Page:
This rule proposes to increase the assessment rate by one cent per hundredweight for producers and handlers each, and by two cents per hundredweight for importers. Currently, the assessment rate is two cents per hundredweight levied on watermelons produced and two cents per hundredweight on watermelons handled within the 50 States of the United States and four cents per hundredweight on imports of watermelon. In order to sustain and expand the promotion, research, and communications programs at present levels, the Board contends that additional revenue is required. The proposed two cents per hundredweight assessment rate increase is estimated to generate $750,000-$800,000 in new revenue, depending upon production levels. For the 2005-2006 crop year, total production was 3,959,957,500 pounds of watermelons resulting in $1,583,983 in assessment collections. Based on assessments collected for that crop year, about 75 percent of this production total was from domestic assessments, with the remainder from imports. The Board states that the proposed assessment rate increase, would enable it to expand media services, educational programs, research programs, and establish, maintain, and expand domestic and foreign markets for watermelons. Some of the additional revenue, the Board states, would be used to increase the reserve fund over a two-year period to provide for adequate cash flow. Also, it is estimated that the Board will receive $2.3 million in total assessments with a six cents per hundredweight assessment rate on watermelons.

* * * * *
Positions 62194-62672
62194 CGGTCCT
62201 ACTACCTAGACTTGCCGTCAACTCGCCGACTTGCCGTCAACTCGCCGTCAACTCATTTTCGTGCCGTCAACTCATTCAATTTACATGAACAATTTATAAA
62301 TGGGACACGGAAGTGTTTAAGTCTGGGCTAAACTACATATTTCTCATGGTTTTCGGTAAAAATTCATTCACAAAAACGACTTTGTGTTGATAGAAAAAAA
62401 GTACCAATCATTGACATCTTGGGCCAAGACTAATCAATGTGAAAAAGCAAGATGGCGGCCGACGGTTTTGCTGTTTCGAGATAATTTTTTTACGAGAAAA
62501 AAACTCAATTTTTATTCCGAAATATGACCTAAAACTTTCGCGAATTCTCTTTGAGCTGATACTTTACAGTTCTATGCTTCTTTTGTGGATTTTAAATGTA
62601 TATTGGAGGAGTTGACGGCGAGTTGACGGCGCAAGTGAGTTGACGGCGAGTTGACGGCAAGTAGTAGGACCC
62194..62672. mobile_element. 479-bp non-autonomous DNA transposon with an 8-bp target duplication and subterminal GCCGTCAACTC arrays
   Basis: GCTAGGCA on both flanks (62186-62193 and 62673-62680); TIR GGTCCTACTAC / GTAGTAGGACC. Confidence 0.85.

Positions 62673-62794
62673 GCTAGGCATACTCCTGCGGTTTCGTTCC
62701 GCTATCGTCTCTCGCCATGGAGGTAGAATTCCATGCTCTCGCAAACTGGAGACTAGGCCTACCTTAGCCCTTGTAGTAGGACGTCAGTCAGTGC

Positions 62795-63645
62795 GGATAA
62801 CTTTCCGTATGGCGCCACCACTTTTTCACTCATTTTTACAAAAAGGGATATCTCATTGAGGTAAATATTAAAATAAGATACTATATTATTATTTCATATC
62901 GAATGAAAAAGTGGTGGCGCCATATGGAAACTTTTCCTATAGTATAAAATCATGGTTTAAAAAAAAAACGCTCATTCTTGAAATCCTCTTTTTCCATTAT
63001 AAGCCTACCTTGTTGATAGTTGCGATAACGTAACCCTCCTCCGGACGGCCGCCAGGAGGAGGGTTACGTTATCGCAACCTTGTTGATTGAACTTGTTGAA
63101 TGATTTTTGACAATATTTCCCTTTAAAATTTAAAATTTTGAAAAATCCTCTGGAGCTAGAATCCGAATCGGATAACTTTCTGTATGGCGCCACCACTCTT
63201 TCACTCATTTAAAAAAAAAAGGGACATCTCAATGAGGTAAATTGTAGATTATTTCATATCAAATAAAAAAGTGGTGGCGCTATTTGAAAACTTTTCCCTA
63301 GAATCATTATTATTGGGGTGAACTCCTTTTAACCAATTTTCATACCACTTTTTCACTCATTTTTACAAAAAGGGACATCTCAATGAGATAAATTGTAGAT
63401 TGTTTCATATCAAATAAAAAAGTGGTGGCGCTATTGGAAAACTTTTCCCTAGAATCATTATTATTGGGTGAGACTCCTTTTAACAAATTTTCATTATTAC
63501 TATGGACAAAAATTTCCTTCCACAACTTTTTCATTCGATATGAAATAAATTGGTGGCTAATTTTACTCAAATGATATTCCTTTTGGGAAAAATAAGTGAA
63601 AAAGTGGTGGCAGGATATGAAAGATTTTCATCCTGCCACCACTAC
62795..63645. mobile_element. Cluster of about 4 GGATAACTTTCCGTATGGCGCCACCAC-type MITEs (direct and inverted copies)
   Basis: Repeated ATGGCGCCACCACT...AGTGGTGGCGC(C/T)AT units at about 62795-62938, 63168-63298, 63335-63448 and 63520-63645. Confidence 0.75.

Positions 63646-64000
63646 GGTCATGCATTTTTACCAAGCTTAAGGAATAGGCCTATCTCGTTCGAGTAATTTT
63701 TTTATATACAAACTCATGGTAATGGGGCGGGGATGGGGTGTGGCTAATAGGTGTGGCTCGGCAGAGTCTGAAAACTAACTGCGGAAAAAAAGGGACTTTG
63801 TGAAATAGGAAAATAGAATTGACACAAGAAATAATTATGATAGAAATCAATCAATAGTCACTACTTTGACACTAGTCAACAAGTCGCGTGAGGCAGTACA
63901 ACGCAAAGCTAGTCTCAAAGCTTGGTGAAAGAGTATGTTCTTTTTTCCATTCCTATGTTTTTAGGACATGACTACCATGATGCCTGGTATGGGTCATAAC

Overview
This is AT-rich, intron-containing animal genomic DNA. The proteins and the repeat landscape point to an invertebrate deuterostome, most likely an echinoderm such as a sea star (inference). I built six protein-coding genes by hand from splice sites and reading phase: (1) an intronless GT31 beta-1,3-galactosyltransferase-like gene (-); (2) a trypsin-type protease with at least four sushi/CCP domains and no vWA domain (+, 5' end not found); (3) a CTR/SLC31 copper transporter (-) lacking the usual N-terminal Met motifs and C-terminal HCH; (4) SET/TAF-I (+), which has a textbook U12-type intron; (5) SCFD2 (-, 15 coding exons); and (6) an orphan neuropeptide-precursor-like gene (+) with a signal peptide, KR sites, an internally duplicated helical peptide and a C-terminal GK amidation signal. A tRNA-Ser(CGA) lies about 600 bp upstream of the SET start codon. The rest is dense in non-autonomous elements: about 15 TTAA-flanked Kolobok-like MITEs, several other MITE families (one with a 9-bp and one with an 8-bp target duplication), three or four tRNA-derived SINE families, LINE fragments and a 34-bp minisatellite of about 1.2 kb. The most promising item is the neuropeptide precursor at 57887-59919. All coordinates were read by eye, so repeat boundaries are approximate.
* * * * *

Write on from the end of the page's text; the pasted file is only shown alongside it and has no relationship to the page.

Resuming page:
In addition, the Board, whose members represent all watermelon producing states as well as importers, voted to propose the assessment rate increase at its February 24, 2007, meeting which was open to the public like all other meetings. The vote to recommend the assessment increase was 22 in favor and 1 against of the Board members present at the meeting. In the case of the one dissenting vote, the producer member stated that he opposed the two cents per hundredweight increase; however, he would support an increase of one cent per hundredweight. The proposed assessment rate of one cent per hundredweight was rejected by the Board on the basis that such an increase would only return the program to its 1995 inflation adjusted funding level. According to the Board, the one cent per hundredweight would not allow the program to expand its activities.